Two orchards in Lake County, Florida, USA, were monitored during the 2016 to 2018 peach seasons. Lake County Site 1 (Lake Co. 1) was a small planting (less than 0.4 ha) of peaches. Three yellow pyramid traps were placed at Lake Co. 1 each year during the survey period. Lake County Site 2 (Lake Co. 2) was a larger planting (approximately 2 ha). A total of 5 yellow pyramid traps were placed at Lake Co. 2 during 2016, with the trap number increased to 7 during the 2017 and 2018 seasons. The 2 Lake County sites were approximately 3.65 km apart, with similar surroundings including citrus and pine plantings, as well as rural and residential land use. Both Lake County locations were certified organic and experienced minimal pest control intervention.
The Polk County site was located near Lake Alfred, Florida, USA. The orchard is approximately 6.9 ha and is situated in a residential area. Two moderate sized lakes are present on either side of the orchard. The primary agriculture in the area is citrus, with large groves several km away. A total of 10 traps were placed at the Polk Co. orchard.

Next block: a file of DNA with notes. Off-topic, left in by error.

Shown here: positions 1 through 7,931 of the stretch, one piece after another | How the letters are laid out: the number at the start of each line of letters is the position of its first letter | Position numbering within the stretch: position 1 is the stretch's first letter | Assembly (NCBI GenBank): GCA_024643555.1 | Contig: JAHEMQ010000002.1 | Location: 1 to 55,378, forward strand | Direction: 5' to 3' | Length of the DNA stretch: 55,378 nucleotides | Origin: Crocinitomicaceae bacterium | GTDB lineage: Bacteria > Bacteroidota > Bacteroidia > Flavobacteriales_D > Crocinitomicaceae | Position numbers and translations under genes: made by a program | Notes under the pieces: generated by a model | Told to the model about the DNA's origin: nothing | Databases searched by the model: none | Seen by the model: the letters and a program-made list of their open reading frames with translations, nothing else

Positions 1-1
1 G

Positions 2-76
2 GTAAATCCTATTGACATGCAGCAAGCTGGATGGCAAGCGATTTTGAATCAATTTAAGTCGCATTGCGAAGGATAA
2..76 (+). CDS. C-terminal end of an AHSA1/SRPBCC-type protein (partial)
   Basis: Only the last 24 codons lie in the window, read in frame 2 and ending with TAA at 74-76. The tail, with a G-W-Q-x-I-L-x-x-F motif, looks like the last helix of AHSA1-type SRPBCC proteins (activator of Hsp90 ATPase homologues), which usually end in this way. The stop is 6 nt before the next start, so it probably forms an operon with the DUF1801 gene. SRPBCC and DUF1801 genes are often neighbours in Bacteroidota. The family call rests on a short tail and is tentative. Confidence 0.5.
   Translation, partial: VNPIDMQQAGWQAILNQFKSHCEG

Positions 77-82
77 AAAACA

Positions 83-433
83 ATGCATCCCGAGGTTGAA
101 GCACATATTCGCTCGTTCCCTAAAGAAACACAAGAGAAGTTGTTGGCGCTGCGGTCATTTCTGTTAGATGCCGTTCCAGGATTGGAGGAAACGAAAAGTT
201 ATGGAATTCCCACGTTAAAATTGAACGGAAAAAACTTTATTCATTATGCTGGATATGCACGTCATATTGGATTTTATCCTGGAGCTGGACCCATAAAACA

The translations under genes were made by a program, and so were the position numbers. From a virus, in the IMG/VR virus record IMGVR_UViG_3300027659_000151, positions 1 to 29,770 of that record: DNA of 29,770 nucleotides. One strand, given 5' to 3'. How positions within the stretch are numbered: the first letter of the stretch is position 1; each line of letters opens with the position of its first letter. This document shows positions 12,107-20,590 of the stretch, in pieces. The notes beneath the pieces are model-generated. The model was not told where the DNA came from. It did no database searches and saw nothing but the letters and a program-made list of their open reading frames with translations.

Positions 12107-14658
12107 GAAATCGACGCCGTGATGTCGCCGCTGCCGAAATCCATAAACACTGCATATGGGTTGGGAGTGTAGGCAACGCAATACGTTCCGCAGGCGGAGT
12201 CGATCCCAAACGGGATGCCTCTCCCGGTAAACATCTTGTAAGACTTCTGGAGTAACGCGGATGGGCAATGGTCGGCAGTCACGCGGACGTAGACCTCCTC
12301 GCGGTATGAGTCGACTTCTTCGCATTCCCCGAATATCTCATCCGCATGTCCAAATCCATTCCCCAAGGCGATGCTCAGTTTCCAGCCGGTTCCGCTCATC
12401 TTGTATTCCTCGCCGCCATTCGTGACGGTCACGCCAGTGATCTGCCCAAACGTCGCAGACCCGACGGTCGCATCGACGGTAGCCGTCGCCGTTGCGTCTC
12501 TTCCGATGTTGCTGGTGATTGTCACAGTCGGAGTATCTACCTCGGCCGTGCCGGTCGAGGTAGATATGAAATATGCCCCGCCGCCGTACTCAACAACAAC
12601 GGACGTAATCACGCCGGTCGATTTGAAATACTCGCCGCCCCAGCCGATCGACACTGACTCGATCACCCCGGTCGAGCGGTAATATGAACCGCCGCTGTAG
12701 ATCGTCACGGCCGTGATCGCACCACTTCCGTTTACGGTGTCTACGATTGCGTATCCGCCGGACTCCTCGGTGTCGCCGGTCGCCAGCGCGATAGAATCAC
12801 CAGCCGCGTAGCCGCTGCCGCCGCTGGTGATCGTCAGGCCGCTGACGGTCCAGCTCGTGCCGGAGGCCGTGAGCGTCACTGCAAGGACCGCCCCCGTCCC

Of the 2 orchards monitored in St. Lucie County, the northernmost site (St. Lucie Co. 1) had over 48.5 ha under cultivation, and the block monitored during the survey was approximately 4 ha, bordered by adjacent peach blocks on 3 sides, and a mowed grass lawn on the fourth side. A total of 5 yellow pyramid traps were deployed at this site in 2016, increasing to 7 traps in 2017 and 2018. The second St. Lucie county site, St. Lucie Co. 2, measured approximately 4 ha and was surrounded by citrus on the south, pasture on the north and east, and a small wooded area on the western side. Similar to St. Lucie Co. 1, trap density at St. Lucie Co. 2 increased from 5 traps in 2016 to 7 traps in 2017 and 2018. Chemical pest management was aggressive at both St. Lucie County sites during the survey period, reflective of a relatively high population of Euschistus servus (Say) (Hemiptera: Pentatomidae) in the area.